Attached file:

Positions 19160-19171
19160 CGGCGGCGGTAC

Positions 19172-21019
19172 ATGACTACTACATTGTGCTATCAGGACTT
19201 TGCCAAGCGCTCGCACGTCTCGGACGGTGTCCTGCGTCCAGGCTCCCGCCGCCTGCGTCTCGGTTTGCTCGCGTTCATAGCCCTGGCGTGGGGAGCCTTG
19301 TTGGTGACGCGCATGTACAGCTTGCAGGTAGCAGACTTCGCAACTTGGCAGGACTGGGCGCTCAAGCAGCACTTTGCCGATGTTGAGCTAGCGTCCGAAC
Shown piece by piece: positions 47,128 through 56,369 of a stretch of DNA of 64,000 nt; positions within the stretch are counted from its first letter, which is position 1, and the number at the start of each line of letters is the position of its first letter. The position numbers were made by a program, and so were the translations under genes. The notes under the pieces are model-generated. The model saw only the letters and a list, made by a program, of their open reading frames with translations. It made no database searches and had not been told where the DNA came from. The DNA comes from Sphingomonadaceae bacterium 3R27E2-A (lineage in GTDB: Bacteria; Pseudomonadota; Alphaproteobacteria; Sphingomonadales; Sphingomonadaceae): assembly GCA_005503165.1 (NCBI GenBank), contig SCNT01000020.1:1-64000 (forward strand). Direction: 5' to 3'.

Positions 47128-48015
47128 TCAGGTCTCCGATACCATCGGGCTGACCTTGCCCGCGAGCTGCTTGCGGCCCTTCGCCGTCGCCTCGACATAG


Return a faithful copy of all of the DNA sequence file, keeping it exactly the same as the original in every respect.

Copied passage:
Positions 19160-19171
19160 CGGCGGCGGTAC

Positions 19172-21019
19172 ATGACTACTACATTGTGCTATCAGGACTT
19201 TGCCAAGCGCTCGCACGTCTCGGACGGTGTCCTGCGTCCAGGCTCCCGCCGCCTGCGTCTCGGTTTGCTCGCGTTCATAGCCCTGGCGTGGGGAGCCTTG
19301 TTGGTGACGCGCATGTACAGCTTGCAGGTAGCAGACTTCGCAACTTGGCAGGACTGGGCGCTCAAGCAGCACTTTGCCGATGTTGAGCTAGCGTCCGAAC
Shown piece by piece: positions 47,128 through 56,369 of a stretch of DNA of 64,000 nt; positions within the stretch are counted from its first letter, which is position 1, and the number at the start of each line of letters is the position of its first letter. The position numbers were made by a program, and so were the translations under genes. The notes under the pieces are model-generated. The model saw only the letters and a list, made by a program, of their open reading frames with translations. It made no database searches and had not been told where the DNA came from. The DNA comes from Sphingomonadaceae bacterium 3R27E2-A (lineage in GTDB: Bacteria; Pseudomonadota; Alphaproteobacteria; Sphingomonadales; Sphingomonadaceae): assembly GCA_005503165.1 (NCBI GenBank), contig SCNT01000020.1:1-64000 (forward strand). Direction: 5' to 3'.

Positions 47128-48015
47128 TCAGGTCTCCGATACCATCGGGCTGACCTTGCCCGCGAGCTGCTTGCGGCCCTTCGCCGTCGCCTCGACATAG